A Note On Gravel Wheels: The category of gravel has infused a bit more utility and durability into wheel sets and this has mitigated the chances that you might choose a fragile set of racing wheels instead of a set of wheels you can forget about and just ride. Fortunately, this has made wheel choice for bikes in this category less dependent upon that concern. However; you still need to honestly assess yourself and how you ride. 

Rider Skill Type: Throughout my thirty-plus years of being a mechanic, I have run across many instances where a rider had a riding style that was incompatible with making things last a long time. There definitely are things riders can do to either shorten a components lifespan or lengthen it, and wheels are not immune to this. 

Leaving the oblivious things aside like doing bunny-hops, jumps, and drop-offs behind, which are all high-stress activities for wheels, I would like to point out a more subtle issue many riders have. I call it "wrestling the bike" down the road. 

This riding style is typified by the use of a gear or two that is too high, low cadence, torquing on the cranks and handle bars, and a general lack of smoothness and the ability to "flow" with the bike, not against it. If you have trouble "holding a straight line" while riding easy, flat terrain, or if you really wrench on the cranks and bars while climbing, you may be a "bike wrestler". (Single speeders may have to do this out of necessity to some degree)

All of that stresses wheels and can shorten the lifespan of a lightweight, more fragile wheel set. So, assess your skill level and intentions for a wheel set. If you are stressing out equipment by your riding style, be that through doing stunts or simply by your natural style, then you might want to account for that in your wheel choices.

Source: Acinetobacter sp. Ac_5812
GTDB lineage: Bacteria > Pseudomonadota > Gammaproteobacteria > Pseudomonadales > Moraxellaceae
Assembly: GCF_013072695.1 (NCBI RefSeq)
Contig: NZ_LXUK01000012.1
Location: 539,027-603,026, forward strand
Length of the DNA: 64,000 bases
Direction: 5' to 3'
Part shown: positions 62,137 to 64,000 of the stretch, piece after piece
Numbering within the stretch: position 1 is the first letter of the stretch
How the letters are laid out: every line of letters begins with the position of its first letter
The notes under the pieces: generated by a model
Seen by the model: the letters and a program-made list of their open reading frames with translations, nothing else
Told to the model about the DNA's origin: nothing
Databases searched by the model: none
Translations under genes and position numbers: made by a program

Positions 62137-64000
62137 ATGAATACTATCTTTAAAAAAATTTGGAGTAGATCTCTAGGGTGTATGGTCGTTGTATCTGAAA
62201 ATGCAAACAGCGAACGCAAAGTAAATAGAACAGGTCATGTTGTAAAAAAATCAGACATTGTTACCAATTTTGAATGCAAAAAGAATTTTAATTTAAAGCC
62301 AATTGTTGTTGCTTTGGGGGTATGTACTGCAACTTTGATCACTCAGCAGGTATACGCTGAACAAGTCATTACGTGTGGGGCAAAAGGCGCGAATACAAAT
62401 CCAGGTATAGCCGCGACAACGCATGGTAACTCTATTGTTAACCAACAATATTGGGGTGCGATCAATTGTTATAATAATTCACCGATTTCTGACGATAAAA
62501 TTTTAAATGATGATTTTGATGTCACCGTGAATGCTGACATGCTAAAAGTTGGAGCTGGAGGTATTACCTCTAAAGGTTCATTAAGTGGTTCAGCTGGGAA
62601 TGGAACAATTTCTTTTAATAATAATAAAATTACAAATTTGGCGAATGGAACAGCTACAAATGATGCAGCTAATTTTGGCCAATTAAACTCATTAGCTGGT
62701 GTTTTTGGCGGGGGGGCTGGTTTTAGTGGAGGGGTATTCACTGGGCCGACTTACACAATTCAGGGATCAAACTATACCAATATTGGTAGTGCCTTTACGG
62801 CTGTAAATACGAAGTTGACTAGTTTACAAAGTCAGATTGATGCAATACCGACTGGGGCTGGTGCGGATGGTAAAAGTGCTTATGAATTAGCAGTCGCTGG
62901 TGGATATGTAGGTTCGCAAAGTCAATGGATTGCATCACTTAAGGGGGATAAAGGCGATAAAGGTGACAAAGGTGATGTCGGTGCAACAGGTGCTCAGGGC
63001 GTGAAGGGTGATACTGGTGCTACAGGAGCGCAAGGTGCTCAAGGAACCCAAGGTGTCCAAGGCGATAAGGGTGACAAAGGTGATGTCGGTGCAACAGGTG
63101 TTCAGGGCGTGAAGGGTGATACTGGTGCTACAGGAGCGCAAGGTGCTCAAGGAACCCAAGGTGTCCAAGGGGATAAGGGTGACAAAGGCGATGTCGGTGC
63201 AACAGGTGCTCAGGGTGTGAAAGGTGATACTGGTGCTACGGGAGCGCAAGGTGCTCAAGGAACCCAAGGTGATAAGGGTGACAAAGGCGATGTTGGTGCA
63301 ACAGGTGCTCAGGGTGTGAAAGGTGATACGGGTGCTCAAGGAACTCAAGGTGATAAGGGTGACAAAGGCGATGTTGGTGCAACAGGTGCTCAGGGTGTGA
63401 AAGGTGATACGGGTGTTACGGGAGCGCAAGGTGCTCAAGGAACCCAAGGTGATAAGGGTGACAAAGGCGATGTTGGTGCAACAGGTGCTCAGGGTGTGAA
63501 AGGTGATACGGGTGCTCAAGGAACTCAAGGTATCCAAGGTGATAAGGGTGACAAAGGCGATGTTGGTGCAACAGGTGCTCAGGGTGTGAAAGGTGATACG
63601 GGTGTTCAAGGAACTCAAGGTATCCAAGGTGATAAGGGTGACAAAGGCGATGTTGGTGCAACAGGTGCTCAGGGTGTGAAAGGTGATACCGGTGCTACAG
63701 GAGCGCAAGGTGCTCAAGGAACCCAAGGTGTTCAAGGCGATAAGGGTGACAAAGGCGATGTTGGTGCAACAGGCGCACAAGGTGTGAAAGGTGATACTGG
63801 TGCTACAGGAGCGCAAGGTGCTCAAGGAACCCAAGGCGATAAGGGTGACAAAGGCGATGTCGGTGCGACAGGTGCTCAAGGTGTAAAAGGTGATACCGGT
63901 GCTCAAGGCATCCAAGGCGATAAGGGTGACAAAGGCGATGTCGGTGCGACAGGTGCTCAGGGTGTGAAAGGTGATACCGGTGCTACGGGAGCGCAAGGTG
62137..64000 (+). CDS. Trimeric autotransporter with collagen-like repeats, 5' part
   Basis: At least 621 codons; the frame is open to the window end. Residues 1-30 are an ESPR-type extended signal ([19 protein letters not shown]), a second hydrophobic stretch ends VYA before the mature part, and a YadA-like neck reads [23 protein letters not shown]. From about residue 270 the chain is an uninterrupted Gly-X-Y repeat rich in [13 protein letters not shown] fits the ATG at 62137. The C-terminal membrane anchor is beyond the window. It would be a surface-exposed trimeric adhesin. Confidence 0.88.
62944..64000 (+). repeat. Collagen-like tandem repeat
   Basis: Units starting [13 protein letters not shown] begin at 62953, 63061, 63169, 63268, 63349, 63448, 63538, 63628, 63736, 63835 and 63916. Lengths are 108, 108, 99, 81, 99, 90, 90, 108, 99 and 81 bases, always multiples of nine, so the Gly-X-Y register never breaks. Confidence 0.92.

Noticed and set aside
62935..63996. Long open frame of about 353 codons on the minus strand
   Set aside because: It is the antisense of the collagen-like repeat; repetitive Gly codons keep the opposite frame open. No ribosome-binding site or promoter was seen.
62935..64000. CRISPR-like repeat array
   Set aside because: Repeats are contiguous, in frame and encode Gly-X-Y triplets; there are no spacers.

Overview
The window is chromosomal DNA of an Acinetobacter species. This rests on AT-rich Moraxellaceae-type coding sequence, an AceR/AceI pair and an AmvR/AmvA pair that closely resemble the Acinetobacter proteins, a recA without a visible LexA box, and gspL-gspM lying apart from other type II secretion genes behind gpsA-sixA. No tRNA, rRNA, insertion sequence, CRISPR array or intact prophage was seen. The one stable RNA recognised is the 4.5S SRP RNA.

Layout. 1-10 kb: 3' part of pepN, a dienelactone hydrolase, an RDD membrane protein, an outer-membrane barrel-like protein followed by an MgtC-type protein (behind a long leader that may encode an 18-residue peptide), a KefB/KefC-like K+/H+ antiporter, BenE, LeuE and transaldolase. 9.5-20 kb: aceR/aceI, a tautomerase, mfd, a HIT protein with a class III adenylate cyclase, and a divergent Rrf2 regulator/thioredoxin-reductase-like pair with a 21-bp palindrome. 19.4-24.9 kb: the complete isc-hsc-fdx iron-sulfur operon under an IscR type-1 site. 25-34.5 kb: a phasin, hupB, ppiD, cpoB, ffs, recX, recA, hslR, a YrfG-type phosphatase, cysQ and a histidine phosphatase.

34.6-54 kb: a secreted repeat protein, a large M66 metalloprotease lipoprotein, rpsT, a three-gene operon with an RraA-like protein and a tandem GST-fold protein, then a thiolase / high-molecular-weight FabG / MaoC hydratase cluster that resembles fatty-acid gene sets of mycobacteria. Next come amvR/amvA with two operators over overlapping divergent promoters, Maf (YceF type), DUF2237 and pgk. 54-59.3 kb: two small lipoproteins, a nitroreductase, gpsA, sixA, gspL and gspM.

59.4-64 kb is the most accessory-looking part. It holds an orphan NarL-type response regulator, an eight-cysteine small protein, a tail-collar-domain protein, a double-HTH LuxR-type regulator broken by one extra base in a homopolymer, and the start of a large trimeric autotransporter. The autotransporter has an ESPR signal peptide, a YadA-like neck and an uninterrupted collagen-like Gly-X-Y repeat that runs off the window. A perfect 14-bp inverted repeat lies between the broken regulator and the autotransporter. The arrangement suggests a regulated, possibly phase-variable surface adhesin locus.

The gravel category has been responsible for bringing more practicality to wheels.

Not Every Wheel Is A Good One For You:

So, keep in mind that there are a lot of wheel choices out there that may not be good ones based upon who you are and how and where you ride. But that doesn't mean that you cannot have a "nice set of wheels". It just means that you need to be realistic in your expectations and match those with an appropriate set of choices. And then  - while it may seem obvious - you actually just have to make a choice. So many people get stuck here that it is mind-boggling. Going to social media for "advice" is also not really going to help you there either. In fact, it causes more confusion. Don't ask there. Ask a professional wheel builder instead. You'll be glad that you did.

In the end, the choices you have in front of you should lead you to many good wheel sets or ways to have some built up for you. Then that all should lead to a set of wheels that will bring you many miles of smiles and an ability to focus on riding, not on wheels

Next: Cheap vs Expensive: What Do You Get For Your Money?


tntmoriv said...

Thanks for running this wheel series. You already pointed out the categories you will be covering so I have nothing else to suggest! But I did want to thank you for meandering down this path. Have a great day!

Guitar Ted said...

@tntmoriv - Thank you! I hope that your day goes well also.